Updated: Sep 1, 2020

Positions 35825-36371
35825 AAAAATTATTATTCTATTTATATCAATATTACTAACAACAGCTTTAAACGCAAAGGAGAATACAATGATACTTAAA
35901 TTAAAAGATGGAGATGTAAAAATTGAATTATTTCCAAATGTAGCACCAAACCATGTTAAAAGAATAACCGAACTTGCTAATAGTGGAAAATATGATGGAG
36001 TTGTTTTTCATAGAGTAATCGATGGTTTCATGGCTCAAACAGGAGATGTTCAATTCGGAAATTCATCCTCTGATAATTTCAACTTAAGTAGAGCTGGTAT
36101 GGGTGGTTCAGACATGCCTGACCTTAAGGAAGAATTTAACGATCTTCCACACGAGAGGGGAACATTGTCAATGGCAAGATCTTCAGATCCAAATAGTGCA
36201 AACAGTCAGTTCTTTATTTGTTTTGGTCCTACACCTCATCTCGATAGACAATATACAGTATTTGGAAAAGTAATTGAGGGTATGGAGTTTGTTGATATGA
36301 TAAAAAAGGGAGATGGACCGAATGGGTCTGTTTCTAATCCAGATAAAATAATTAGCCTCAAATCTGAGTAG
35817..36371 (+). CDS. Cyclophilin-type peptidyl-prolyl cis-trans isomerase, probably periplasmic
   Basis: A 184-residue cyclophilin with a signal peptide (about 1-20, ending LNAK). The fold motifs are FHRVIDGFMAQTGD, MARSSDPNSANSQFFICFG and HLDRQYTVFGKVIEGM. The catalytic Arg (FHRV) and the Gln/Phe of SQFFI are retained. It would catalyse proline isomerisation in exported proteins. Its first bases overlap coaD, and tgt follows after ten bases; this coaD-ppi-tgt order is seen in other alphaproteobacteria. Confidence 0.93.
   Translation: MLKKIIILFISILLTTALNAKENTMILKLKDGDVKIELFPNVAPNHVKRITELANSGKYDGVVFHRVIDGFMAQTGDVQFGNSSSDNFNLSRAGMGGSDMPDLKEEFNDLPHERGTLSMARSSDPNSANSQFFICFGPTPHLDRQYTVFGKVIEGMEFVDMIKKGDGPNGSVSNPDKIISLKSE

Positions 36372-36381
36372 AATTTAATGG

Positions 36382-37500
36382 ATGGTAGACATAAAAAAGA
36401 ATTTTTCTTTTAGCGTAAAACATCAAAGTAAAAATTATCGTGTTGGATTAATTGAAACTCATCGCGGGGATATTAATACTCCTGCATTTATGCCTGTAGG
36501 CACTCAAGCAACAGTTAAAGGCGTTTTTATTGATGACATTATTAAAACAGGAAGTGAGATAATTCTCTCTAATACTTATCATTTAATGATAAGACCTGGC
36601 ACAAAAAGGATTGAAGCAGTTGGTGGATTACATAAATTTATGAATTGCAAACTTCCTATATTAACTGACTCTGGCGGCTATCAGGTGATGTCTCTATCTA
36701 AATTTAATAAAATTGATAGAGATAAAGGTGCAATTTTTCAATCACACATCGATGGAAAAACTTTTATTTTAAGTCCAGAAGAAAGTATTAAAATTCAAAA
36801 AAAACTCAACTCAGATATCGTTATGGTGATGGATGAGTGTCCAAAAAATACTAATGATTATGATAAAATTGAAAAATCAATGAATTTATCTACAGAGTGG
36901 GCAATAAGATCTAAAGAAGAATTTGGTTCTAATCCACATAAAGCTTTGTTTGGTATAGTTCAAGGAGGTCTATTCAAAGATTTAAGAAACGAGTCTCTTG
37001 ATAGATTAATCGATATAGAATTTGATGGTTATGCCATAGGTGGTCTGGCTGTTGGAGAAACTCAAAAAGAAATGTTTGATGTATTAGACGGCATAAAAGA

For lots of people, it can sound 'normal' to hear an adult saying 'No, I don't know how to draw, I'm really bad'. Every time I hear someone saying that I get worried and ask them: Do you know how you stopped? When did that happen? Who told you that you are bad at drawing? When was your last attempt? I ask this because drawing should be part of everyone's life. It is how you can make visual any idea, concept, or emotion. In my entire life, I have never met a child who doesn't like to draw. I have calmed lots of conflicts and tantrums with my nephews and other children just with a piece of paper and a pen. Why? Because drawing is a powerful tool to change our mood, feelings, and perception of life. It also improves our intelligence. When we are drawing we are in the present moment. There is only one secret to using this tool well, and that is, not using judgement. The importance is in the process of doing, not in the final result. I love it when I can observe a drawing session of a child who has just let their imagination flow, moving a pencil, a pen, a marker, or whatever they can use in that moment of inspiration. Sometimes, in the process of creation of their masterpiece, the paper's edge is suddenly ignored and the line invades the couch, the wall, the floor, or any other surface because the idea needs to keep flowing. To me, that is real art. It is the power of drawing, the art that heals. If an adult who 'can't draw' tries to enjoy drawing like a child does, avoiding the use of any kind judgment, that person could heal emotional issues and traumas. That is because they are changing the way to materialise an emotion, which could be pictured and represented by colours and shapes, allowing them to heal in an inward-looking way. The benefits seen with art therapy are the best proof of this idea. Art is a healing tool, and drawing is one of its forms. I can check my emotions by drawing like anyone else. Drawing may improve our capacity to connect body, mind, and soul with the present moment. But everyone is different. For some, drawing can have the opposite effect and increase anxiety. Please listen to your own emotions, and of course, sometimes we may need to seek professional support to heal ourselves. This article is about wellbeing and self-care practices, like yoga or meditation. Helping others to find a way of self-healing pushed me to write this article, and to share this tool which still helps me in my daily life. In my case, drawing is the best anti-anxiety tool that I can access. It works if I use it as a catharsis and self-expression activity. In this blog, I will share exercises that can help anyone to try this self-knowledge tool. I will share different articles and also customised content for subscribers. I would love to see the results of your experiments if you share them with me. The therapeutic nature of art can be good medicine for these difficult moments. We only need to try, and now we have a lot of opportunities to create and learn more about it. Let's do it together and enjoying the process. Thanks for reading and for sharing this article.